Just in time for Pi day, the Raspberry Pi Foundation unveiled its newest model: the Raspberry Pi 3 Model B+, which sports a faster CPU and nerfed up Wi-Fi capabilities.
The new model comes two years after the preceding Raspberry Pi 3 Model B, but that time frame is just typical of the company's upgrade pattern. Even though it is not a drastic upgrade to warrant a "4" in its name, it still boasts much-needed improvements, such as a beefier processor, dual-band Wi-Fi, and faster Ethernet, to name a few.
Raspberry Pi 3 Model B+
The new board now features a 1.4 GHz quad-core processor ARM Cortex-A53 CPU, Dual-band 802.11ac wireless LAN, Bluetooth 4.2, Gigabit Ethernet over USB 2.0, power-over-Ethernet support, improved PXE network and USB mass-storage booting, and improved thermal management.
Additionally, the Raspberry Pi Foundation confirms that the device's dual-band wireless LAN comes with modular compliance, which should make it less of a hassle for developers to launch products with the Raspberry Pi 3 Model B+ onboard because getting the Wi-Fi certified by regulators will be easier.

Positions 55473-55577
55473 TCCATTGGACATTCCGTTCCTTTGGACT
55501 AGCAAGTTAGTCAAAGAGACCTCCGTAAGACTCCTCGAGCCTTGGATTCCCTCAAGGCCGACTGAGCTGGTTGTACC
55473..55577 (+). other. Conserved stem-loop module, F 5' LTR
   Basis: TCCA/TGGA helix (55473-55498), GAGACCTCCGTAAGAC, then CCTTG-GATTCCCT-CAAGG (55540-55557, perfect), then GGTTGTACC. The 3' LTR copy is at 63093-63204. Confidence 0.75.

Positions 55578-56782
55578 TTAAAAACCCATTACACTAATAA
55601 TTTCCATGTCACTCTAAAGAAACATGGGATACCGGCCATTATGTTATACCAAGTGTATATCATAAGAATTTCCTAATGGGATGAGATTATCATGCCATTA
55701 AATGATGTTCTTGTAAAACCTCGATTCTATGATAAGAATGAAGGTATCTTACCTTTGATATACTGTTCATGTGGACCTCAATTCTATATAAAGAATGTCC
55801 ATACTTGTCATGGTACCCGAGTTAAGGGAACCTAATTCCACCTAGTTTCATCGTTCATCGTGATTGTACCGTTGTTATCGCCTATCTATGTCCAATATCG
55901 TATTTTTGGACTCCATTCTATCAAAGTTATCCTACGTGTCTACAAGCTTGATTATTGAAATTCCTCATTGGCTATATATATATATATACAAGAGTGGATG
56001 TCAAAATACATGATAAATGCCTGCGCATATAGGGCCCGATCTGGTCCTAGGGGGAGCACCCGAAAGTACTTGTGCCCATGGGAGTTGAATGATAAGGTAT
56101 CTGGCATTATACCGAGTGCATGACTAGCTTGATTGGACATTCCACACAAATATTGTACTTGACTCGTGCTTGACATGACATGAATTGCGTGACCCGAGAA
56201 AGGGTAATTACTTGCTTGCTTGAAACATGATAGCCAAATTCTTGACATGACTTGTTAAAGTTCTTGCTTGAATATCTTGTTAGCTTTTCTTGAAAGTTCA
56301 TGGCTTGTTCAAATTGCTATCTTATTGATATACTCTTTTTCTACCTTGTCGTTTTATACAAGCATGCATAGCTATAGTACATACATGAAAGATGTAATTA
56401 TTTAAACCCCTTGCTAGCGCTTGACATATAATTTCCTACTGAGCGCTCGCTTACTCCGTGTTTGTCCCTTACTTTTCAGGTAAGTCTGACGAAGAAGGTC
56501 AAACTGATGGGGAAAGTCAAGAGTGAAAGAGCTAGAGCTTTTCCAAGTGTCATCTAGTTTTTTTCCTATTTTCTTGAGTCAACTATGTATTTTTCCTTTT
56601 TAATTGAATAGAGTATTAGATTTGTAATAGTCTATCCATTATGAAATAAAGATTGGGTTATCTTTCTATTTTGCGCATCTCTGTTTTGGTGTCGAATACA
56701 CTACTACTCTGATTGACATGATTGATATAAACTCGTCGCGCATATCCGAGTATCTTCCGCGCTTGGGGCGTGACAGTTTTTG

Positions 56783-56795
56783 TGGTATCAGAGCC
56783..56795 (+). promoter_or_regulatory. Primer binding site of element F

Aside from the improvements above, the Raspberry Pi 3 Model B+ is pretty much similar to its predecessor in terms of form factor and ports, so it should work fine on existing Raspberry Pi cases and accessories. It comes with four USB 2.0 ports, a 40-pin GPIO header, one HDMI port, display and camera ports, composite video ports, and four-pole stereo output.
The Raspberry Pi 3 Model B+ is available now for just $35. The company encourages interested consumers to get it from approved resellers.
Those who would like to purchase earlier models instead are in luck, since the company isn't discontinuing those products yet. Raspberry Pi 1B+, Raspberry Pi 2B, and Raspberry Pi 3B will continue to sell for $25, $35, and $35, respectively.
For the uninitiated, Raspberry Pi is a tiny and affordable computer that developers use in various programming experiments. It is a small single board that aids learning of basic computer science. Thus far, the Raspberry Pi Foundation has sold 19 million units globally, and these have been put in schools, homes, factories, and offices. Suffice it to say that because these things are incredibly cheap, they're the easiest ways to start learning about computers and building functional products.